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Vaccine developed by the United States Army begins human trials

A person receives the first dose of a Covid-19 vaccine.  EFE / CJ Gunther / Archive
A person receives the first dose of a Covid-19 vaccine. EFE / CJ Gunther / Archive

The US military will begin testing this Tuesday of the vaccine developed by the institution against COVID-19. The volunteers, a total of 72 adults, of between 18 and 55 years will receive the protein-based injection at the Walter Reed Army Research Institute in Silver Spring, Maryland. The medical team will test in this instance, if the vaccine safely induces the desired immune response in the study subjects. According to the researchers, can protect against a number of variants of the coronavirus, newer and more communicable, including UK and South African strains.

Scientists at the Army research institute developed their vaccine by attaching a copy of the spike protein found on the surface of the coronavirus to another protein known as ferritin, which is normally found in human blood and contains iron. Ferritin proteins form a multifaceted spherical structure that resembles the coronavirus. This, in turn, is designed to trigger an immune response that can help defend against the real virus, if a vaccinated person is later exposed to it. It also contains an ingredient called an adjuvant, which is designed to enhance immune responses.

Certain study volunteers will receive a dose of the Army vaccine and others will receive two doses four weeks apart. Researchers will assess immune responses from blood samples taken approximately two weeks after the second dose or six weeks after the single dose.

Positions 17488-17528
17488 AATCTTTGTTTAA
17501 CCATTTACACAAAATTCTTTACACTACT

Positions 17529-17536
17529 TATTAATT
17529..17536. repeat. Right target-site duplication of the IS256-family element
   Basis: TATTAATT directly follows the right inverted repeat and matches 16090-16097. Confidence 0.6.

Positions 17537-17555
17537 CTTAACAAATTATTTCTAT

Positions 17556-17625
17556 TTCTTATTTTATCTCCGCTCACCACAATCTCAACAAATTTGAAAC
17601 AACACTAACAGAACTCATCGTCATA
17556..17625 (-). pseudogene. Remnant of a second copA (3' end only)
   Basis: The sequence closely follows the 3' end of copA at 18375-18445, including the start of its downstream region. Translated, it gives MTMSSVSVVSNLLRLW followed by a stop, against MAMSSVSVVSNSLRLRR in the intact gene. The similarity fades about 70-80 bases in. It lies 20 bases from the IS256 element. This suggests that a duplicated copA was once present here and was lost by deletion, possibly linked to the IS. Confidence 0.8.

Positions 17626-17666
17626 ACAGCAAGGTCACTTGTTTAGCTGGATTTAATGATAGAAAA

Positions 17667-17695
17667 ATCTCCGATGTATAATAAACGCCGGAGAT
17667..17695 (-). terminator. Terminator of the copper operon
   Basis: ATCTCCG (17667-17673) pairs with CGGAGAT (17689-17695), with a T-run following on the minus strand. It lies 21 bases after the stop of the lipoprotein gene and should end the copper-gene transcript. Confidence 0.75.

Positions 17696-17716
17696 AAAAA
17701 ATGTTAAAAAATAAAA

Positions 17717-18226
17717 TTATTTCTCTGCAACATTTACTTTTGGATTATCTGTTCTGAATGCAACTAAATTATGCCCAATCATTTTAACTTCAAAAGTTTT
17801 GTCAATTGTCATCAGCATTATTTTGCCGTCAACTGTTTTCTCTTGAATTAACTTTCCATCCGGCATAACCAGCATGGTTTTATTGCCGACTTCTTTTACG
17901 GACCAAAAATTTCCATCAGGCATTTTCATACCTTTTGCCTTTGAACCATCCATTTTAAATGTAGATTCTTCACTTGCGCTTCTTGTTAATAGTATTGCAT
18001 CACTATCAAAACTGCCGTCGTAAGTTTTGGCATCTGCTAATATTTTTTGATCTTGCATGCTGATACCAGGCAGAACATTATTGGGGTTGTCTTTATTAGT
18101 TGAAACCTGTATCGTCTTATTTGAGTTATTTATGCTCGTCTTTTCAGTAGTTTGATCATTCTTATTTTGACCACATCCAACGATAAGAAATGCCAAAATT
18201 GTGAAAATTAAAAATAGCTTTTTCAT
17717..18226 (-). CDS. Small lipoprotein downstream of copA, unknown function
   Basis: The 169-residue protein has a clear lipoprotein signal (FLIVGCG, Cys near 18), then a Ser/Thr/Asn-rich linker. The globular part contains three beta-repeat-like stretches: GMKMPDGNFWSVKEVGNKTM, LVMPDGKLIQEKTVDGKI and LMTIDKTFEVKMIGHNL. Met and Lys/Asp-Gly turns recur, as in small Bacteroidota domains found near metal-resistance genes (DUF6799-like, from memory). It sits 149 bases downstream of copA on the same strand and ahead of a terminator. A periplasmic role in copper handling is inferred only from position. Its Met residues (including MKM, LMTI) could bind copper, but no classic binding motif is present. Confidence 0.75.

The first results are expected to be available by mid-American summer. If the results are positive, the military may try to close an agreement with a pharmaceutical company to continue conducting further testing and further developing the vaccine, said Kayvon Modjarrad, director of the institute’s emerging infectious diseases branch.

The researchers stated that the vaccine yielded favorable results in monkey studies who were exposed to the coronavirus.

This vaccine is one of the many that are still in development, many of which aim to improve those that are already available on the market. At the moment they are being made around 229 human vaccine trialsAccording to BioCentury, an institution that is closely monitoring each of the progress.

Next-generation coronavirus vaccines may play a key role in future vaccinations, if they are differentiated from those currently used. Those that elicit a different type of immune response or are administered differently, such as nasal spray or liquid form to be administered orally, may prove useful as primary vaccines outside the United States, or as boosters in people who received previously vaccines against Covid-19, which contain a harmless type of virus known as an adenovirus, such as Johnson & Johnson’s and AstraZeneca’s. Those people can develop immunity to adenovirus in a way that could decrease the effectiveness of a technology-based booster vaccine.

The vaccines currently licensed in the United States, Pfizer, BioNTech SE, Moderna, and Johnson & Johnson, seem to have some efficacy against the new variants that have emerged from the virus.

According to a study conducted, the J&J vaccine was the least effective against the South African strain, while Pfizer and Moderna had a reduced neutralizing effect in laboratory tests.

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